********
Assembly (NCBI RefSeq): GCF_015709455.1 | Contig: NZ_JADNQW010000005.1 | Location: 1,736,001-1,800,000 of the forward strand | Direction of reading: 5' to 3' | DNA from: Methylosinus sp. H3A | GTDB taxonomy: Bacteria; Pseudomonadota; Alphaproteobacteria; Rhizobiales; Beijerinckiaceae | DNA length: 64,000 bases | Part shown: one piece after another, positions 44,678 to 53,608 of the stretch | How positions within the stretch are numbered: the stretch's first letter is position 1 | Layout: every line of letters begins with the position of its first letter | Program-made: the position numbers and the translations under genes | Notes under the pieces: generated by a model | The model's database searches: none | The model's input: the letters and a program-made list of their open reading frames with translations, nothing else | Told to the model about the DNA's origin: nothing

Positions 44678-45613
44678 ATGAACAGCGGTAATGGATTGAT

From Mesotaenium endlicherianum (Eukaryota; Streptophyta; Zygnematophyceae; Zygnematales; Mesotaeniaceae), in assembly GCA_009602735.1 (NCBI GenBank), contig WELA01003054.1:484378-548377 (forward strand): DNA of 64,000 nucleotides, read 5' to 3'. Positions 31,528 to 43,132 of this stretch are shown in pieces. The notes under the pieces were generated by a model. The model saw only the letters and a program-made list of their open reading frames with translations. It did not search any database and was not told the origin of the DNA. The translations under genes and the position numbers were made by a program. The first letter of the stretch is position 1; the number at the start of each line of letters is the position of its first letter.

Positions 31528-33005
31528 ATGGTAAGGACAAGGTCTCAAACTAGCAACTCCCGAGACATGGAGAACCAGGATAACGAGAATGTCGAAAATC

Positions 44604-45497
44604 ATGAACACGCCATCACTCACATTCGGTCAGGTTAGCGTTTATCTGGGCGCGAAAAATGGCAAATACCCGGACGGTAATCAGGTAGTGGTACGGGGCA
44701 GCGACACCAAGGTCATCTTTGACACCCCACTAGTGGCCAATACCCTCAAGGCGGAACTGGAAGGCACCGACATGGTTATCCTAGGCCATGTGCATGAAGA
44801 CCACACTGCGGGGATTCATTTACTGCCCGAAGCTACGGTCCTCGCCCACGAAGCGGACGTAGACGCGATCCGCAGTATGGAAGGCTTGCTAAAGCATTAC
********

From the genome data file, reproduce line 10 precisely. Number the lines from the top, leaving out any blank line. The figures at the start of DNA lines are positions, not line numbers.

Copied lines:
44801 CCACACTGCGGGGATTCATTTACTGCCCGAAGCTACGGTCCTCGCCCACGAAGCGGACGTAGACGCGATCCGCAGTATGGAAGGCTTGCTAAAGCATTAC